The shoes are the big sellers and there were desert boots as well as snug-fitting, booty-style heels. And it was all shown in West unveiled his collection at Madison Square Garden alongside the release of his album The Life Of Pablo. It was an
We meet at trendy New York hotel Paramount off Times Square, where Lauper patiently holds a reflector on her lap for our entire chat to ensure she is filmed in the most flattering light. She's not a diva. Just particular. And if anyone has earned the
(Effortlessly chic costumes by Emily Rebholz were more moving to this clothes horse than any of the tunes – oh, those leggings; that little black dress sad, loveless Beth wears before making an important speech; and the boots, so many mouthwatering boots .
Desert Strike dealt with a historical, very specific moment. Asiatisch dealt with a larger history of We were in Times Square, and there was a line of riot cops walking in unison, stomping their boots, and grunting towards us. It felt like we were
While the peaks and ridges in Franklin Mountains State Park are popular with rock climbers, you can get a killer view without all the boots and gear by taking the Wyler Aerial Tramway to the top of Ranger Peak. Though the vast, arid Chihuahuan
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In the middle of my interview with Fatima Al Qadiri, which I'm conducting over Skype on a park bench, a low-flying police helicopter flies over my head, cutting off our conversation. The intrusion almost feels like a divine intervention, the roaring thwacks of its blades a chilling reminder that the themes we're discussing—neoliberal fascism and the increasing militarization of America's law enforcement—aren't just abstract concepts, but our living reality. Qadiri picks up on the significance of this moment immediately. "It's very appropriate," she says with a low chuckle. Brute, out on Hyperdub in early March, is Qadiri's second full-length. With its sampled recordings of political rallies and a ubiquitous feeling of despair conjured by icy, grime-influenced synths, apocalyptic bass growls and minor chord progressions, it's perhaps her most hard-hitting release to date. The album is a tribute to political protest—a fundamental freedom that Qadiri believes is under threat—with track names like "10-34" (police code for a riot), "Curfew," and "Blows. " It even begins with an audio clip of riot police using a sonic weapon called a Long Range Acoustic Device (LRAD)—which blasts warnings across further distances and at higher volumes than normal loudspeakers— to announce: you are no longer peacefully assembling. The Senegal-born, Kuwait-raised DJ, producer, and conceptual artist is no stranger to politically oriented work. she's part of two collectives that celebrate cultural diversity and regional sounds—the supergroup Future Brown with J-Cush and Nguzunguzu, as well as GCC, a crew of Arab artists from the Gulf region. But though the issues that Brute takes on are universally applicable, this time around, Qadiri's eye is trained on her adopted home of America, using the recent protests in Ferguson, Baltimore, and beyond as source material for her powerful commentary on the fraught state of power and politics today. THUMP: I had a dream last night that we were hanging out under this beautiful cherry blossom tree. You had to leave, and I started weeping. Fatima Al Qadiri: [ Laughs ] That would be an awesome superpower to have in the music industry. It's probably never going to happen, but I wanted to make a record using an American male persona called Frank Quandary. Source: thump.vice.com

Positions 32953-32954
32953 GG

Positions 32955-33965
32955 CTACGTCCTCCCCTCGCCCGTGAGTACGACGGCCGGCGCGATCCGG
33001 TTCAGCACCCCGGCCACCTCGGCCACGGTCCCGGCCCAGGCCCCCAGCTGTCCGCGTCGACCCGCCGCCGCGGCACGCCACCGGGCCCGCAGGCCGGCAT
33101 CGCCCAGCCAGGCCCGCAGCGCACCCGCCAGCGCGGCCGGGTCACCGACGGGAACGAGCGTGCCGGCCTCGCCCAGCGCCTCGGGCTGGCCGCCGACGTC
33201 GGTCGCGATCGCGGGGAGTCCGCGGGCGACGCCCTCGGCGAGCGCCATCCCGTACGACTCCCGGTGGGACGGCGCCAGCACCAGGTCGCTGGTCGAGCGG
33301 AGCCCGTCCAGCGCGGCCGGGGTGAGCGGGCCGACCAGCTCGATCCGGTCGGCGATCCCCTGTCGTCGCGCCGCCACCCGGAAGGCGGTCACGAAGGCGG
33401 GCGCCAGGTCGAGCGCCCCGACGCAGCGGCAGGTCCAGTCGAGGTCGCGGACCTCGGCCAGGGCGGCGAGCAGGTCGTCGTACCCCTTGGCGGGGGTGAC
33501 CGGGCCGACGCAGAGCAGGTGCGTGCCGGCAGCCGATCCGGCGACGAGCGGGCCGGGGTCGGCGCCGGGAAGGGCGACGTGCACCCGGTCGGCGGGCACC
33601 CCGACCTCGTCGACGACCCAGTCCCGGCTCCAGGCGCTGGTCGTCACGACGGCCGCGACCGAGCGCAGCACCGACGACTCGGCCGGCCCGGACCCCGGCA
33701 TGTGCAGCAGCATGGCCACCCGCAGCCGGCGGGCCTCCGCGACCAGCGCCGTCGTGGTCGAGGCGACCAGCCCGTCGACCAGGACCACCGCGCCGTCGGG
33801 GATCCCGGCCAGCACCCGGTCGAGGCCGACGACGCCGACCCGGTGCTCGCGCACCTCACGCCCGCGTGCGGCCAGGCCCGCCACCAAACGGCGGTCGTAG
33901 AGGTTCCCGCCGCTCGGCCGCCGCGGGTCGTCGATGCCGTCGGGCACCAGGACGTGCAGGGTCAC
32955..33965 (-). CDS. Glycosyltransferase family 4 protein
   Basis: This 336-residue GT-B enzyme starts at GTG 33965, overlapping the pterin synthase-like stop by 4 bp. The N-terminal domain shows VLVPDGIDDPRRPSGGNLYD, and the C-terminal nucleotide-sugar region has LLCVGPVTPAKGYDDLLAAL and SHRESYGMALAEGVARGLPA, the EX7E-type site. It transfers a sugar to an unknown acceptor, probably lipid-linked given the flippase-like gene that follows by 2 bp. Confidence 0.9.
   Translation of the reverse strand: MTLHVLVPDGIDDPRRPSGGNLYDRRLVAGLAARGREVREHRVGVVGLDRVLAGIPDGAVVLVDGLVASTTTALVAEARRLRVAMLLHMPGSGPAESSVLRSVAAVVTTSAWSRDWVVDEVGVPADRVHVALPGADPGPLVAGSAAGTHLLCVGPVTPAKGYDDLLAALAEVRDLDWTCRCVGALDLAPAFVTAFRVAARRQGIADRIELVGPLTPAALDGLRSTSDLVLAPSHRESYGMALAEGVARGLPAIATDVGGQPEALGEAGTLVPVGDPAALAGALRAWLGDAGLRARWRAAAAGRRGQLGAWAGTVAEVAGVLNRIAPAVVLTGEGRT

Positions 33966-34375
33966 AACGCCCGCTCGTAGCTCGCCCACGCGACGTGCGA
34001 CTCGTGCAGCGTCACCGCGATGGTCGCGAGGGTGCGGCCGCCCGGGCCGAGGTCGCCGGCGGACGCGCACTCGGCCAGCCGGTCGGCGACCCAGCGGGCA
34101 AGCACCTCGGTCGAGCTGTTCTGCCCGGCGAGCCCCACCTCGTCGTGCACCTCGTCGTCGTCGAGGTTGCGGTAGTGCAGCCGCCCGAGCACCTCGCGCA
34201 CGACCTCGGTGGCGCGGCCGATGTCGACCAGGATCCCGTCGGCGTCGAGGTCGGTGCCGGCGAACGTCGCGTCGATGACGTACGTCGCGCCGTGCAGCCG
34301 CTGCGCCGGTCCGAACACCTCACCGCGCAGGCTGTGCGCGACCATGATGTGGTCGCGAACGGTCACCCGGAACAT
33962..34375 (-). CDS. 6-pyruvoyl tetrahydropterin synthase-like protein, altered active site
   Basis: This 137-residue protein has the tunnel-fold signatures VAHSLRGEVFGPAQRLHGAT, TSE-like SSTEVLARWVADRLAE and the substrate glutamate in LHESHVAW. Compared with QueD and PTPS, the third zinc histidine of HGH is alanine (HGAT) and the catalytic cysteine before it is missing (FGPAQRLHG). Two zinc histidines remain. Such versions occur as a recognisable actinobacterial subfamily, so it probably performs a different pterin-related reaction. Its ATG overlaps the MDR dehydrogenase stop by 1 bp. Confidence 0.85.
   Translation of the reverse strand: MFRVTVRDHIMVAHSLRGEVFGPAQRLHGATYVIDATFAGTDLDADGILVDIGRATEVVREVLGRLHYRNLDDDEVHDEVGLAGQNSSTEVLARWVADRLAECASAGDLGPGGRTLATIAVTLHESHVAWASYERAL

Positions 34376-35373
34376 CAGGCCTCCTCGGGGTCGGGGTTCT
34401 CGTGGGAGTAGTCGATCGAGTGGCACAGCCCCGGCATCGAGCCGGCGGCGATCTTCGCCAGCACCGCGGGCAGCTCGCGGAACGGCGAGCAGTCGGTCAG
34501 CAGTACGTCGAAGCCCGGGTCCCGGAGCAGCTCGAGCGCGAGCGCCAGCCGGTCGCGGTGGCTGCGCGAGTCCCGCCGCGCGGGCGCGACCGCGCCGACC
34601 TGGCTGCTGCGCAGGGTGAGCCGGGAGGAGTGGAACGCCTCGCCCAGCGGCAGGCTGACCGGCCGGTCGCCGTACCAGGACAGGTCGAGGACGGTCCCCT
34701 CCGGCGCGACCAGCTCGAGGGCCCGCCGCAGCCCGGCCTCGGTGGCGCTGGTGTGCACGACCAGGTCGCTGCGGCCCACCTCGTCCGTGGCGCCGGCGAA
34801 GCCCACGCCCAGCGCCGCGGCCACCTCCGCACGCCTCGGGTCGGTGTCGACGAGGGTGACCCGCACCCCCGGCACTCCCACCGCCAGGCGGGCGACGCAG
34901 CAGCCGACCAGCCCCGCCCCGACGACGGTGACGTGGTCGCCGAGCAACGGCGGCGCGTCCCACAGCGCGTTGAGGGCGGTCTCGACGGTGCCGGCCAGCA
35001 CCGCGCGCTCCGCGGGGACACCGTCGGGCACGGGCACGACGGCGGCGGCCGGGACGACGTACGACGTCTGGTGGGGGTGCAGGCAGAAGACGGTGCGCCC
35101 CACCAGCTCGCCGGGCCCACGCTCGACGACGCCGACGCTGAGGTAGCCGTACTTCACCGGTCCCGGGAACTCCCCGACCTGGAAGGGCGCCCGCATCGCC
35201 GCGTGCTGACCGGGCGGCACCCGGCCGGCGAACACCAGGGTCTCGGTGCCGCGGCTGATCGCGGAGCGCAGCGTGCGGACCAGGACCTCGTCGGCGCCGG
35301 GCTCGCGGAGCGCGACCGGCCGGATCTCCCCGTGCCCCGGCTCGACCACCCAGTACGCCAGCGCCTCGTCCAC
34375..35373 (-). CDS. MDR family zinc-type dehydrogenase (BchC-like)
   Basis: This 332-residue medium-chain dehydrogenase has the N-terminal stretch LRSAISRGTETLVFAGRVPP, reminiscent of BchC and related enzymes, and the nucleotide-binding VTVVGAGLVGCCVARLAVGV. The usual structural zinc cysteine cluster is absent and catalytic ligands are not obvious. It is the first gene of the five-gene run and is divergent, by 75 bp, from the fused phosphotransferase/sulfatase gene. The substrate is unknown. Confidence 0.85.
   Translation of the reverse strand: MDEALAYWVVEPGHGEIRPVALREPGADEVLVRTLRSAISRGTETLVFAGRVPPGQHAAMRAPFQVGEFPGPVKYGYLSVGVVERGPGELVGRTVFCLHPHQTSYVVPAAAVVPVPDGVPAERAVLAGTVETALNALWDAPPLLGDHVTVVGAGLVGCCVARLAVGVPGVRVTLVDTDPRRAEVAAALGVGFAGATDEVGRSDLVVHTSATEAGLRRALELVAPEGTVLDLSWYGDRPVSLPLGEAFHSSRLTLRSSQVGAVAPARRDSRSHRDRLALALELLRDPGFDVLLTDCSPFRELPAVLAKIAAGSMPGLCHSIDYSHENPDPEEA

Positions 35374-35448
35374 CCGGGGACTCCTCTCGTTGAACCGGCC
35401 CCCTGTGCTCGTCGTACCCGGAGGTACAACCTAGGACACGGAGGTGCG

Destination : El Paso. Average fare : From $368 via Southwest out of Hobby. What to do : Every good Texan should visit El Paso at least once. Besides being the most western city in the state, so far west it's in a completely different time zone from the rest of us, a journey to El Paso can provoke meaningful conversation about our long, complex, important history with neighboring Mexico. Here, two cities and two nations are tangled up together as one, I-1o hugging the border so closely at times you can't tell if you're driving through El Paso or Ciudad Juarez (and if you keep driving west, just outside the El Paso city limits, you'll quickly find yourself in New Mexico). The confluence of cultures—Texan, Mexican and New Mexican, south and west—also makes for good eats, if nothing else. Source: www.houstoniamag.com